Hank said...

We are those who need to address inactivity. Do we do our ministering? Do we make sure recent converts have a friend in the church? The idea that "they" haven't fixed the problem is a misallocation of responsibility.

The Lord has set standards for baptism in D+C 20:37 and Preach My Gospel by revelation- some places they are enforced conservatively- which is why Africa has such a high activity rate, while in other missions the standards are interpreted liberally (a sacrament attendance of 1 being kind of a cop-out though because preach my gospel does say "several" sacrament attendances are required.) We should not raise our standards above what the Lord has set.

As to dual membership roles, area book for missionaries used to have a less active and active differentiation, but people started getting offended when they were dropped down to less active, sometimes because they can't often attend church in their home wards, are sick, etc. There are doctrinal issues with the idea too- we all made a covenant with God and joined the church in baptism and all are eligible to receive the support and responsible to fulfill the duties outlined in Mosiah 18- no matter whether we have been to church recently or not. A list that would likely turn into a bucket of forgotten members is a scary prospect in that light.

John Pack Lambert said...

The things we need to require before baptism is a complex system. The fact of the matter is the things that are required before baptism is more than in the past. I think however some people do not appreciate how far some people come before they are baptized. The process of coming unto Christ for some is gradual.

Also, at least on the case of tithing, I do not see that as a big issue. A large percentage of the people I baptized on my mission had no technical income.

There is some amount of living the word of wisdom before baptism required. I saw baptisms delayed on my mission over this issue.

My understanding is the minimum sacrament meeting attendance required is now 3 times, preferably in a row, and at least in my branch, the norm is several more than 3 times before baptism.

I have also known people who very much testified of the helpful power of having the gift of the Holy Ghost even though they had not been participant in The Church of Jesus Christ of Latter-day Saints for long period of time.

The issues involved are complex. Creating more stringent requirements for baptism in the main is not going to solve things. What is going to is maybe creating more functioning ward and branch communities, but that is not a simple thing to do.

Christopher Duerig said...

Convert retention, I believe, has a lot to do with the new members personal support group in the transition period.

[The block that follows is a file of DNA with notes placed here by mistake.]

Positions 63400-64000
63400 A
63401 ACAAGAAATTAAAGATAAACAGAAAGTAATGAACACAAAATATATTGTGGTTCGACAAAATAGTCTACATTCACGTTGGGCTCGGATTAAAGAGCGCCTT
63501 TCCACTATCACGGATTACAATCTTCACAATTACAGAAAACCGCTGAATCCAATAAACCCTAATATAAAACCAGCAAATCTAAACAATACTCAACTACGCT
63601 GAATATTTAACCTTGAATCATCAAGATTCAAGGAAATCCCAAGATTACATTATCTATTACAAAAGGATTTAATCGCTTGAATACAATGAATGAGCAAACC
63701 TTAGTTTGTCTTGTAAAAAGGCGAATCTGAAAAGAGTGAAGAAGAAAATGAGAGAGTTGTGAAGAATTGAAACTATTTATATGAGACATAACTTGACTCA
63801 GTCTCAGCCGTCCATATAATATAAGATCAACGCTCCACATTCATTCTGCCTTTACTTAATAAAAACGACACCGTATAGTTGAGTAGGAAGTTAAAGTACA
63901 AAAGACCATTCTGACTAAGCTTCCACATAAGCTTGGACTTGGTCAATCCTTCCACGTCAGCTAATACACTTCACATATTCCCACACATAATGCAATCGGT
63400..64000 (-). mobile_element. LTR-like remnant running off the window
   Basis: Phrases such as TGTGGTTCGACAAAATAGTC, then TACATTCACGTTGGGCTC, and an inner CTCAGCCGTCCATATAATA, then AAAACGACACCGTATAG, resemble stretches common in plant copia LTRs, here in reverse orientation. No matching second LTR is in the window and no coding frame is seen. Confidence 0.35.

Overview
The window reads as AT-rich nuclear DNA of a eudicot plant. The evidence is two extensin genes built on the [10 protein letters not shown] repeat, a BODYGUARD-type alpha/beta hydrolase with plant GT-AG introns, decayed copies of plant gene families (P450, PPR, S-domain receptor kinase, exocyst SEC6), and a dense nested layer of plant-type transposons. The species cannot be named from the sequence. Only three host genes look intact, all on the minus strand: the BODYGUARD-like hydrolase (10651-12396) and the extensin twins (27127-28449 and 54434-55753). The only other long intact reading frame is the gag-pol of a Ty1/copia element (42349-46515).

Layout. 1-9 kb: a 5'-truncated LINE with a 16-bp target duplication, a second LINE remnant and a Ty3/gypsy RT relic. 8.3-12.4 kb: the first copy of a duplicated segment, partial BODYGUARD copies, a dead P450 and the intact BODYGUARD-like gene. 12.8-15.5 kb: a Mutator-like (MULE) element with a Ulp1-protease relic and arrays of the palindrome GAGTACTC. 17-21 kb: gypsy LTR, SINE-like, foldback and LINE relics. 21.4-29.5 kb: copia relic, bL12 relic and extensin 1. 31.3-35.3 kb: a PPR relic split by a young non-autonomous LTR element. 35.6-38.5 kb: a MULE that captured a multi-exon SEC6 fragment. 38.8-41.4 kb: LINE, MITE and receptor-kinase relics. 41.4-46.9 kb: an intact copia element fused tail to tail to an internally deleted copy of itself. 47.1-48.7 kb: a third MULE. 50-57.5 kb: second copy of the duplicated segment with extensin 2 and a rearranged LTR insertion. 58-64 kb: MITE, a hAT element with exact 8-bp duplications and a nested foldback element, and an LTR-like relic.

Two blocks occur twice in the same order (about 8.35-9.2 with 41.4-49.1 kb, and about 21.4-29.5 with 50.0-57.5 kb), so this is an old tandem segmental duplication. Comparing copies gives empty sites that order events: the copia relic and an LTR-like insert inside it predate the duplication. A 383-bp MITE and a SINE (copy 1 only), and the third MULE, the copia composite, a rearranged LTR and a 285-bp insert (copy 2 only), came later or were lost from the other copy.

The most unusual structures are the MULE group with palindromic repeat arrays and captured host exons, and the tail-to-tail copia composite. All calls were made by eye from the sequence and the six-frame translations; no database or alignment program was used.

I consider my mission in Argentina between 1989-1991 a fairly successful one in terms of 40 baptisms in the 21 months in the mission field (2 months MTC language learning + returned 1 month early to start school). But after the Mission we were encouraged to not keep contact with our new baptisms after leaving the assigned area at that time. So I lost direct contact with most shortly after. and can only hope and pray that the local members helped them in the "new member fellowshipping program". Of the 40, I have only known of 1 personally, that had remained active to her death a few years ago with a very strong testimony. But she was the elderly mother of a branch single sister, who had resisted being baptized for many years by many missionaries that visited her and taught in her home, until I arrived and the way I taught her, her heart was opened and let the spirit confirm to her the truth of the gospel. And remained faithful for several years until her death of old age, I was informed when i returned to check on her and her daughters progress.

And only 1 other success i can attribute today. My companion and I were door-to-door tracting. and came across a young teenage high school age girl. who was curious about us. and Let us in and we taught her a few lessons and then i was transferred to another area. and she received the lessons from the next companionship. I never thought much would come of it. And a few years ago, here in Utah, while checking posts on my Facebook page, I had a name appear as a possible friend. I thought it sounded familiar the name from years ago.
It turns out, while talking with this person, she was this door-to-door contact whom I had followed the spirit in knocking her door that day. And now she is married in the temple and her 2 sons have both served missions.

So, we often measure the success of a mission by number of baptisms. But the Lord measures success in other ways. I may have brought 40 to baptism and 39 may have been lost along the way. But the Lord measures in other ways, not just numbers but also long lasting contacts and relations and local members receiving the new baptisms into the fold with open hearts and not judging for their previous life's mistakes or customs, long after the baptizing missionary is just a memory.

Eduardo said...

The Church's membership records are not irrelevant. Knowing that 10 out of 200 people baptized is relevant. And, I am not sure that the baptizer knows the status of the 190 'lost souls'. One thing that I do know: God knows them all.

There are many factors in life and death which will determine where all of us will end up in the eternities.

Dead or alive, we all fall en el redil de Dios, some of us closer than others.

I am careful to criticize policies and practices of the Church of Jesus Christ, and I know that many are imperfect. But not bad for a faith of 99 plus percent lay clergy.

Mexico is growing in temples, which is as much about the totality of the dead (who are all really alive, hopefully in Christ), as those that are still breathing.

Great to see growth in Queretaro, Chihuahua, the Bajas, and all over.

Unknown said...

Thanks for your comments, Christopher. It put into words what I (and I'm sure many other here) feel.

Henry Ponnefz said...

Census in Latin America are not reliable.

Christopher Duerig said...

"Making history: Church endorses its first female military chaplain"

https://www.thechurchnews.com/23283247/chaplain-latter-day-saint-military-air-force-jeremy-jaggi-jenna-carson-byu-harvard